Goldman Sachs isn’t worried about the effects of a stronger dollar.
In a note to clients, Goldman Sachs economist Jari Stehn looks at the economic impacts of a strong dollar, which many argue is a negative for stocks and the economy, as a stronger dollar reduces the purchasing power of the US’ international trading partners.
But Stehn writes that under Goldman’s baseline scenario for the dollar, which sees the dollar strengthen another 3% on a broad, trade-weighted basis over the next year, the implications for growth, inflation, and Fed policy are limited.
First, the growth effect of a stronger dollar is modest. Specifically, we find that the recent appreciation (if maintained) would lower real GDP growth by about 0.15 percentage point (pp) in 2015 and 0.1pp in 2016. If the dollar continues to appreciate, these growth effects become more significant at 0.25pp in 2015 and 0.3pp in 2016, as the effect of cumulative appreciation builds in outer years.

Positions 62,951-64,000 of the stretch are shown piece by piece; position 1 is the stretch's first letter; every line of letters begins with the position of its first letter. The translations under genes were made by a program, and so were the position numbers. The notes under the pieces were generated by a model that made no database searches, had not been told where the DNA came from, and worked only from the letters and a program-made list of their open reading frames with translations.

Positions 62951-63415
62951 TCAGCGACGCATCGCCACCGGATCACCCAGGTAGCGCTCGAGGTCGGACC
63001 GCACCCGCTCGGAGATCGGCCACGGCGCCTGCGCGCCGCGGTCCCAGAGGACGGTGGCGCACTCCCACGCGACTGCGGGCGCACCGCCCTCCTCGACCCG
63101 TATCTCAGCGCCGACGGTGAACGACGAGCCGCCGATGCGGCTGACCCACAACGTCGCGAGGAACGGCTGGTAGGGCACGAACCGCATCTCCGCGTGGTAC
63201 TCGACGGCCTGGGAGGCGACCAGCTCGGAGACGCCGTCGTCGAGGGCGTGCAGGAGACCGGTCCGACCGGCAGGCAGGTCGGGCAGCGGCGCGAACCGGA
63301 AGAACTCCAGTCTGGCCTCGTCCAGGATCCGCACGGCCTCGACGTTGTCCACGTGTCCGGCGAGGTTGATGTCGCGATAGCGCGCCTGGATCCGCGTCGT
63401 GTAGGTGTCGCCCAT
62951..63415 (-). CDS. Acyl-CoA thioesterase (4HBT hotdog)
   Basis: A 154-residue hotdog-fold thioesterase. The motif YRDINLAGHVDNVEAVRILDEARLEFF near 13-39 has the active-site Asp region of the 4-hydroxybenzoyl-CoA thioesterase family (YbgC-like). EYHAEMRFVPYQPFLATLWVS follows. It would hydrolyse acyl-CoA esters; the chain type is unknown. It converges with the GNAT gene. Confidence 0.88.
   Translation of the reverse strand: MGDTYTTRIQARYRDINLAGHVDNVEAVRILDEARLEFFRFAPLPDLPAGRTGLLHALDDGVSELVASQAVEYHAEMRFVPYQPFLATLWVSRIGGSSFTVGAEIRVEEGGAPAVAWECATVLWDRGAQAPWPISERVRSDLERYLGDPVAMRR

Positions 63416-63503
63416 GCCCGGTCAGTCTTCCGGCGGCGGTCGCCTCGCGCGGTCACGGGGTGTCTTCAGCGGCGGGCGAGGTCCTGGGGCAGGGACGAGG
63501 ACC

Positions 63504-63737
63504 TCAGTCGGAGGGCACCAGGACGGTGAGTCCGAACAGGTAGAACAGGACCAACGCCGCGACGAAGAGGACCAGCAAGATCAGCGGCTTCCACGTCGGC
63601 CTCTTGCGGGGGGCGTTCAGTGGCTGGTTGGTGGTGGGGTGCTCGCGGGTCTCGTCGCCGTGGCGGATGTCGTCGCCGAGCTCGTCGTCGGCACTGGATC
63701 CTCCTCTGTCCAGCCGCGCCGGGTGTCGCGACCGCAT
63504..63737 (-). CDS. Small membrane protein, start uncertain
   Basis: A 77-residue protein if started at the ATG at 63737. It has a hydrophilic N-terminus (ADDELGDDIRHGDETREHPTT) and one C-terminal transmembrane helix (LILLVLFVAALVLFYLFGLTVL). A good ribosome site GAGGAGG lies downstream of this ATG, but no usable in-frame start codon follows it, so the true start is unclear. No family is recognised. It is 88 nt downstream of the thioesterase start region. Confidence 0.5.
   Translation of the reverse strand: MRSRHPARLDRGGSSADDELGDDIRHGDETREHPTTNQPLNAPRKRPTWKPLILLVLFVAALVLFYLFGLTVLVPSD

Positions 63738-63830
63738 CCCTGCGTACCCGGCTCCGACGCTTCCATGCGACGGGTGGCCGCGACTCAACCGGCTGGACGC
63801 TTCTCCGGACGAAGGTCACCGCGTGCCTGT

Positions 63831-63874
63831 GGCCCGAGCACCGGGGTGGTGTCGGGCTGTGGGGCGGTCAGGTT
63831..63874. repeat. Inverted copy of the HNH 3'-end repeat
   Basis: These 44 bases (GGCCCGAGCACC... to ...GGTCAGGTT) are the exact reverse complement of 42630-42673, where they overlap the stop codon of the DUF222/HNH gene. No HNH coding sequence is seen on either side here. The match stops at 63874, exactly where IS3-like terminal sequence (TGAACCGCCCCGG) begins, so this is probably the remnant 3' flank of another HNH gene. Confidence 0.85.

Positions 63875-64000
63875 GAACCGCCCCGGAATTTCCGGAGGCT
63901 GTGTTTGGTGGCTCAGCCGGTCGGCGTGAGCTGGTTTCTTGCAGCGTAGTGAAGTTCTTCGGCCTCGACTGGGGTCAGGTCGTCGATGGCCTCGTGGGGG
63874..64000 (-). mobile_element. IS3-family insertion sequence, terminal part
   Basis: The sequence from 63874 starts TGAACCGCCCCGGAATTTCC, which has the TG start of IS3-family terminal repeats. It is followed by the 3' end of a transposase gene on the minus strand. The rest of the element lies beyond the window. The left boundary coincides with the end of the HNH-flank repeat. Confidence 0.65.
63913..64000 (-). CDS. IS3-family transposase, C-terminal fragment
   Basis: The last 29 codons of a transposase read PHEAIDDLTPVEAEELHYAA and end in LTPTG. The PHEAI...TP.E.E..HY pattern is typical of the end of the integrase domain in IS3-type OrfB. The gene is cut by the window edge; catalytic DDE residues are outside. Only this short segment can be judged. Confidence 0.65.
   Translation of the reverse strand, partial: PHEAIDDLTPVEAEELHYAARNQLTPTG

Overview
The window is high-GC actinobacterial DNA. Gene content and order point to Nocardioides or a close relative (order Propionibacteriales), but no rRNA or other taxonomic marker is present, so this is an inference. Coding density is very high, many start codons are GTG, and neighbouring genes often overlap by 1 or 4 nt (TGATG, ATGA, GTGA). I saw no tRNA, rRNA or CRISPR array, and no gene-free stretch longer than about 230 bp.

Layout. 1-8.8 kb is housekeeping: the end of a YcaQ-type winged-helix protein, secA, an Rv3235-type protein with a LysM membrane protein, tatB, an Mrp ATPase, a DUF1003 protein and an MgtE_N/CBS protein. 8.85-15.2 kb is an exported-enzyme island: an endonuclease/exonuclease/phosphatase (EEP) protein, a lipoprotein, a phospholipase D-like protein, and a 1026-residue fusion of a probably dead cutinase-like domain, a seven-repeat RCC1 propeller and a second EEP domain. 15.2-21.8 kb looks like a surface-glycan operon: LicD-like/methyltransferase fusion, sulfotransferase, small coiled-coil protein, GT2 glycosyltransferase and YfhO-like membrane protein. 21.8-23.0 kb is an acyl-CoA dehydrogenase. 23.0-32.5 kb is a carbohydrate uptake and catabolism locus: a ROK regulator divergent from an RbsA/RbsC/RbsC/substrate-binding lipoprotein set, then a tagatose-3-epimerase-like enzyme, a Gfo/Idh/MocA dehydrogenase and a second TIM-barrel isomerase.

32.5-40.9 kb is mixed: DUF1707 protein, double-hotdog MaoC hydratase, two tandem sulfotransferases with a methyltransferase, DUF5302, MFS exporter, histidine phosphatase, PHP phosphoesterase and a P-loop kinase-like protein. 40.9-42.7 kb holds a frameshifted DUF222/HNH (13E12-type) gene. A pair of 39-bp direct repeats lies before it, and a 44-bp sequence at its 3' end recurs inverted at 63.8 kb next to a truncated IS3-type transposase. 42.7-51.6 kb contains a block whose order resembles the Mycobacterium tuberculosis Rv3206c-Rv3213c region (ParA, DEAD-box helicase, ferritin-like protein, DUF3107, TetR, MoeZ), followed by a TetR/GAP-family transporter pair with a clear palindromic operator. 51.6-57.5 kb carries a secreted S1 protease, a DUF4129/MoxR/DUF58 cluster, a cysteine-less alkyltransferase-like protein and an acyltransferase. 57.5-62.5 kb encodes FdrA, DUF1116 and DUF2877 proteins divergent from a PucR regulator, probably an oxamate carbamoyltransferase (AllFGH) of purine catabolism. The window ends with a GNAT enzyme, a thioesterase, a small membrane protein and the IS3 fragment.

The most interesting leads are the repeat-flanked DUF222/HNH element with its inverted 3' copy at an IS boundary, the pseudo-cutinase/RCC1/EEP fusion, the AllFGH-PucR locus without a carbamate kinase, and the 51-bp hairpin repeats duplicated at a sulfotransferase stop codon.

Second, the inflation effect of dollar appreciation is negligible. Our simulations suggest that the effect of recent dollar strength on year-over-year core PCE inflation will be 0.01pp at the end of 2015 and 0.03pp at the end of 2016. With continued dollar appreciation, the effect is about twice as large. The intuition for a very small effect on inflation is that inflation in FRB/US depends primarily on the level of slack in the economy, not the growth rate of output.
Finally, the implications of a stronger dollar for the Fed are limited. Under an inertial Taylor rule, the dollar appreciation observed to date (if maintained) would lower the warranted funds rate by 5 basis points (bp) at the end of 2015 and 15bp at the end of 2016. Continued dollar appreciation would, again, lead to somewhat larger effects.
These three charts from Goldman illustrate the firm’s expected — and somewhat muted — impacts of a strong dollar.
Now, the important caveat is that if the dollar appreciates more than Goldman currently expects, these effects will be amplified, especially over the longer-term.
This past weekend, RBC Capital’s Jonathan Golub wrote that, “Conventional wisdom holds that a stronger exchange rate is likely to be a headwind for stocks as US products become less competitive abroad. Our research suggests this is not the case: (1) the economy and the dollar tend to move in tandem, which means that a stronger economy should result in dollar strength; (2) a rising dollar is supportive of higher multiples, as shown below.”
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